“Will just kind of hung around,” Tom quipped.
“Yea, I came to a couple rehearsals,” Will added.
“And then it was like, ‘Do you want to play a gig?’” Michael continued.
“He just kept turning up and we didn’t have the heart to turn him away,” Tom then said just before the group burst into laughter.
“We couldn’t get rid of him, so we were like, alright,” Michael finished.
Outside of being a newer band, the members are rather young themselves. Ryan and Jack are still in secondary school while Michael, Tom and Will are all in university. They each have their own ways of dealing with the balance - though Will said he often spends about 500 pounds in train tickets - but all seem to agree that doing music on the weekends is something they look forward.
“It's an exciting challenge, that's what I feel like,” Ryan said. “It does have an impact on our daily life, being in the band, as well. So it's kind of, something to look forward to every weekend. Gets you through the week.”
It’s their ages that they believe is one reason they have so many young Korean fans. Michael said that they relate to their music, though they joked that Tom’s hair could also have something to do with it.
“I think the youth is a big one. They like seeing bands that are similar to them or at least a similar age,” Michael said. “I think it’s just the music. It’s really popular over here – alternative rock and indie rock. And that goes down really well. Our fans are big fans of Oasis, many other bands, so it’s nice to be on that sort of page.”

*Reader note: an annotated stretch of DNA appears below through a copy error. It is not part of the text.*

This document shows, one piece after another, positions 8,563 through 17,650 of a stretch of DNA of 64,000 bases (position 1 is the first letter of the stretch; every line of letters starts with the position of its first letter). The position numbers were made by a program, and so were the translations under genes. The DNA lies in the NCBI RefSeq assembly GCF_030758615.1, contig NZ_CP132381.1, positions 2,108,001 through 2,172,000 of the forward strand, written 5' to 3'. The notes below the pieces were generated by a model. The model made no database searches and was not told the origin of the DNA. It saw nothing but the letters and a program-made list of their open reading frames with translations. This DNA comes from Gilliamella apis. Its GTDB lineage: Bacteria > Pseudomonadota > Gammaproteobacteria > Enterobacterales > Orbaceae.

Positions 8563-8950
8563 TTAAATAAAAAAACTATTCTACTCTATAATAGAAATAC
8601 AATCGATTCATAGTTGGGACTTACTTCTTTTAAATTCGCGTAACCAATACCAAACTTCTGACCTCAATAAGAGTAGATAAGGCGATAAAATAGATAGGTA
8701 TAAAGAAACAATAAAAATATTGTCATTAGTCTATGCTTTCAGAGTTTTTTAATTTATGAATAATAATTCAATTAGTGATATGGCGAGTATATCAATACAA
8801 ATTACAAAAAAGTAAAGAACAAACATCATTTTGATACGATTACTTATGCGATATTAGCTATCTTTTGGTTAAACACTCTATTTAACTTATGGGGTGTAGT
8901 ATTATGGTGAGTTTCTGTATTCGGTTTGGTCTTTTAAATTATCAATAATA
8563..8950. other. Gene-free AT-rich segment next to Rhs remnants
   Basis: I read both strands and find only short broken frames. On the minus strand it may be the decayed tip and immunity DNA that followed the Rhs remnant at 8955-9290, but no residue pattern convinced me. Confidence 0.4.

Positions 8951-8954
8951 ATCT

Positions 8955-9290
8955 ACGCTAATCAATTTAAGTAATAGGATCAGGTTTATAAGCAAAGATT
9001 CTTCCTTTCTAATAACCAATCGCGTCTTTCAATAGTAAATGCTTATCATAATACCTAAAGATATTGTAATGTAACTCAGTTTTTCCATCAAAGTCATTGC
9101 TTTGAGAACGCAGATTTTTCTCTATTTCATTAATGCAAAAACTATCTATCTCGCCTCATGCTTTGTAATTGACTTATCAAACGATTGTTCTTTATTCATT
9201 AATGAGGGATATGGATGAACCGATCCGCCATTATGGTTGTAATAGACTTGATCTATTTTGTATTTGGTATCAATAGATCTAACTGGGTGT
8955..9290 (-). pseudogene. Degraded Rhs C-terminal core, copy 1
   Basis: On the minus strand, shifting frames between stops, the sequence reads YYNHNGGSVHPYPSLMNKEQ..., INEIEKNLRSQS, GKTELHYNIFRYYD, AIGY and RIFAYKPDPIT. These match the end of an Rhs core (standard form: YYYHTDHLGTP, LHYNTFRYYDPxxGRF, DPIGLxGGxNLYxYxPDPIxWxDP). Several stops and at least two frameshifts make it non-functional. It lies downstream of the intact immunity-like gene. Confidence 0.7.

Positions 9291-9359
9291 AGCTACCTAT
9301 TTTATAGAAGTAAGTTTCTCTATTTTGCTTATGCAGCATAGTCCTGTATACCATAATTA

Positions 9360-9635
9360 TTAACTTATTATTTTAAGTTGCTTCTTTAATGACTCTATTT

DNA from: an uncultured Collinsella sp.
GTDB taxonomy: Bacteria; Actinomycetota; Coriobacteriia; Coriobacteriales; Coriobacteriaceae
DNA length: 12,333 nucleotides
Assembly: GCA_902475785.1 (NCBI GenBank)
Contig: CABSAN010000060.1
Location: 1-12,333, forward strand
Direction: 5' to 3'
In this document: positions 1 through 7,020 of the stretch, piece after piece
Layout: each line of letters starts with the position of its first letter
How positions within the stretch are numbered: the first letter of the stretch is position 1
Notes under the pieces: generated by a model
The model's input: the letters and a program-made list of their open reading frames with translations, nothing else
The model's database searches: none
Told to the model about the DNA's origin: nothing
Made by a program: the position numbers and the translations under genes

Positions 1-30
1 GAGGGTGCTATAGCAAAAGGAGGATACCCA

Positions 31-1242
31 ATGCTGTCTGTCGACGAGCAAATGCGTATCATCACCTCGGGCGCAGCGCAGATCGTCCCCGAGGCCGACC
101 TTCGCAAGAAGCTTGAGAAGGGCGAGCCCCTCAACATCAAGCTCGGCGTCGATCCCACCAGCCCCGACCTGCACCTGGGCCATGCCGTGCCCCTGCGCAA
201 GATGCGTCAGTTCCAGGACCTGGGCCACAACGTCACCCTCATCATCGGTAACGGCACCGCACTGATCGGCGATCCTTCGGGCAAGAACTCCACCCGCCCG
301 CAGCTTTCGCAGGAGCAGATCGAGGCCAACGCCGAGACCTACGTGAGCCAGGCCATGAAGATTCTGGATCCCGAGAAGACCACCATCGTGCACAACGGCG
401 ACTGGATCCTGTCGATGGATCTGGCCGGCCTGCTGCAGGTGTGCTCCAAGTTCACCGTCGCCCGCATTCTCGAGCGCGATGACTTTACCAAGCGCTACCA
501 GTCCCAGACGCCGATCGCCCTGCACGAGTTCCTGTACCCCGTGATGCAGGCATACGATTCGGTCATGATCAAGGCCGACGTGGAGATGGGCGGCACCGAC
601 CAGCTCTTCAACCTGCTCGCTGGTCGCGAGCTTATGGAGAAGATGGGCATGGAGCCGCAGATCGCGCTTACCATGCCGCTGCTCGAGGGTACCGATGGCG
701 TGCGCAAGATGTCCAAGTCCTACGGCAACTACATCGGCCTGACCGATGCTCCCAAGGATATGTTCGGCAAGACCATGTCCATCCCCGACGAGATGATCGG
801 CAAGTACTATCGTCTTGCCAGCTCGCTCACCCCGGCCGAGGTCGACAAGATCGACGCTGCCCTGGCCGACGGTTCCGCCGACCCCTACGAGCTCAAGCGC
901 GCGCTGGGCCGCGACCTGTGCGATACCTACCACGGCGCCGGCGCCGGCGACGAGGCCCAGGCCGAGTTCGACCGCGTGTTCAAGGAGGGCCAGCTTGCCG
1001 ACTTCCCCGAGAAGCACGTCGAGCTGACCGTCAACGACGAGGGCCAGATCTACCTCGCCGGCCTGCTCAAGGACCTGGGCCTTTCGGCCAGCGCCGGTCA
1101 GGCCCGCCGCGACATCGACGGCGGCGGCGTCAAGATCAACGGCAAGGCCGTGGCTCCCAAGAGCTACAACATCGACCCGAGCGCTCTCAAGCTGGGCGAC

Tom adds that they relate to their lyrics, with Michael saying that they’ve received a lot of heartfelt letters about how their songs speak to fans. It keeps them going and working for their fans. Even the many noona (older sister) fans that they have required.
They were also taken aback by just the reaction to their set. Fans held up their phones with “KARKOSA” displayed on the screens which threw them off a bit during the show.
“It didn't feel real. But then you get here and they actually know all the words and they're singing along. And they're all really into the music and everything. And just experiencing that as an artist was an unreal experience for us all,” Tom said.
But even with their already relative success in the country, Karkosa says that they hope to continue working and getting bigger and better. They got into a studio for recording during the trip and hope to release a new single soon. Sometime in the near future, they hope to get an EP or LP out. They also hope to come back to Korea over the summer and play a few festivals such as Pentaport Rock Festival.
“Onwards and upwards, yea?” said Will.
“To infinity and beyond,” continued Tom. “We’re gonna need a bigger venue.”
“Go to an arena?” asked Will.
“Just a big boat,” answered Tom.
“Yacht party with Karkosa,” suggested Ryan.
“Yacht party, yea,” said Michael. “Now that’s a story to tell.”
Follow Karkosa on Facebook, Instagram and Twitter for more updates on the band and their music.